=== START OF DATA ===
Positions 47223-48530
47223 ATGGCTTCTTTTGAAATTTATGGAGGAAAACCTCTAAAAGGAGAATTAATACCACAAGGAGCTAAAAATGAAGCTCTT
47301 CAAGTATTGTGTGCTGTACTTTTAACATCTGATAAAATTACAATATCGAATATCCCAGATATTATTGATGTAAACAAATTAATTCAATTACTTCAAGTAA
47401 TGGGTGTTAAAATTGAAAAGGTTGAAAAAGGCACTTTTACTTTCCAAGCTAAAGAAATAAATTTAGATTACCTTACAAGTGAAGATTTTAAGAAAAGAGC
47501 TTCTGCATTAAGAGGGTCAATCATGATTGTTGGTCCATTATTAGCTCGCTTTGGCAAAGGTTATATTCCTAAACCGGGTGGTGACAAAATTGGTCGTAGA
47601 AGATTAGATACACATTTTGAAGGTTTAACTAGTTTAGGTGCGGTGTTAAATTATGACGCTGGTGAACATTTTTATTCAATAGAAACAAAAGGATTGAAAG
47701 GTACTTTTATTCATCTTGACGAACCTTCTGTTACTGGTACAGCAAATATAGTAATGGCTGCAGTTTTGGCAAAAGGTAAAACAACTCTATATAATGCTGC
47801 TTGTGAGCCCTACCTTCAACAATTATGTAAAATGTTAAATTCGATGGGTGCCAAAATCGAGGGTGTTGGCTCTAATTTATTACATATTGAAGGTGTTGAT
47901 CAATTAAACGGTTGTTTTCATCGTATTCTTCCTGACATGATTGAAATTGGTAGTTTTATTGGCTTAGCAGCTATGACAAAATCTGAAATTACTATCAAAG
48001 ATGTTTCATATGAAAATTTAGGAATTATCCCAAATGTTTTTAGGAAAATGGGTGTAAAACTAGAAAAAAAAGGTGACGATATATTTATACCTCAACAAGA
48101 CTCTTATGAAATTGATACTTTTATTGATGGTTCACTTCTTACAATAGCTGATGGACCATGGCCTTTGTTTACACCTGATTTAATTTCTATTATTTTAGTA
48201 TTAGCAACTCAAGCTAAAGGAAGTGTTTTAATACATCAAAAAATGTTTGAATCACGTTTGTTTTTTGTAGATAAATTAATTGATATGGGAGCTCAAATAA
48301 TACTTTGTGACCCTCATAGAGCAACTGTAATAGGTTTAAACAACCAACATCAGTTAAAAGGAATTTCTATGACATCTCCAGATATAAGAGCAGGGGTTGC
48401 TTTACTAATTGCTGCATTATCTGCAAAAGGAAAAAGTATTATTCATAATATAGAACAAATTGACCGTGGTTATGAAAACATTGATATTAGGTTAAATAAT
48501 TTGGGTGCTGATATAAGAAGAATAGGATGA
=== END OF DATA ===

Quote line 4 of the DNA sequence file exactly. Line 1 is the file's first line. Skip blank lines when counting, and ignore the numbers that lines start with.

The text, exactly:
47401 TGGGTGTTAAAATTGAAAAGGTTGAAAAAGGCACTTTTACTTTCCAAGCTAAAGAAATAAATTTAGATTACCTTACAAGTGAAGATTTTAAGAAAAGAGC